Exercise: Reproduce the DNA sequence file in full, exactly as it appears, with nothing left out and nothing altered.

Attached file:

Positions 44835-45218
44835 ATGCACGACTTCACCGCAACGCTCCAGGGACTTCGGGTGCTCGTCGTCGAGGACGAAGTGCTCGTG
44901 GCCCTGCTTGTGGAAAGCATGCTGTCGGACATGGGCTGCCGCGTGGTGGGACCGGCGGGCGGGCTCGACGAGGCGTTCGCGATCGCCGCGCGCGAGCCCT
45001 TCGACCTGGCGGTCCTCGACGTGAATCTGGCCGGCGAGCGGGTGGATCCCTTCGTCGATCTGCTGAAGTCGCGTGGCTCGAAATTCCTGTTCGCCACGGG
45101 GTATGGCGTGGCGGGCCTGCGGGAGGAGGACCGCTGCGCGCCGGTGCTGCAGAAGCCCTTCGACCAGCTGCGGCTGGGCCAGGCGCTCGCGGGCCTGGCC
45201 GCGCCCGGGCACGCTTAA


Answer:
Positions 44835-45218
44835 ATGCACGACTTCACCGCAACGCTCCAGGGACTTCGGGTGCTCGTCGTCGAGGACGAAGTGCTCGTG
44901 GCCCTGCTTGTGGAAAGCATGCTGTCGGACATGGGCTGCCGCGTGGTGGGACCGGCGGGCGGGCTCGACGAGGCGTTCGCGATCGCCGCGCGCGAGCCCT
45001 TCGACCTGGCGGTCCTCGACGTGAATCTGGCCGGCGAGCGGGTGGATCCCTTCGTCGATCTGCTGAAGTCGCGTGGCTCGAAATTCCTGTTCGCCACGGG
45101 GTATGGCGTGGCGGGCCTGCGGGAGGAGGACCGCTGCGCGCCGGTGCTGCAGAAGCCCTTCGACCAGCTGCGGCTGGGCCAGGCGCTCGCGGGCCTGGCC
45201 GCGCCCGGGCACGCTTAA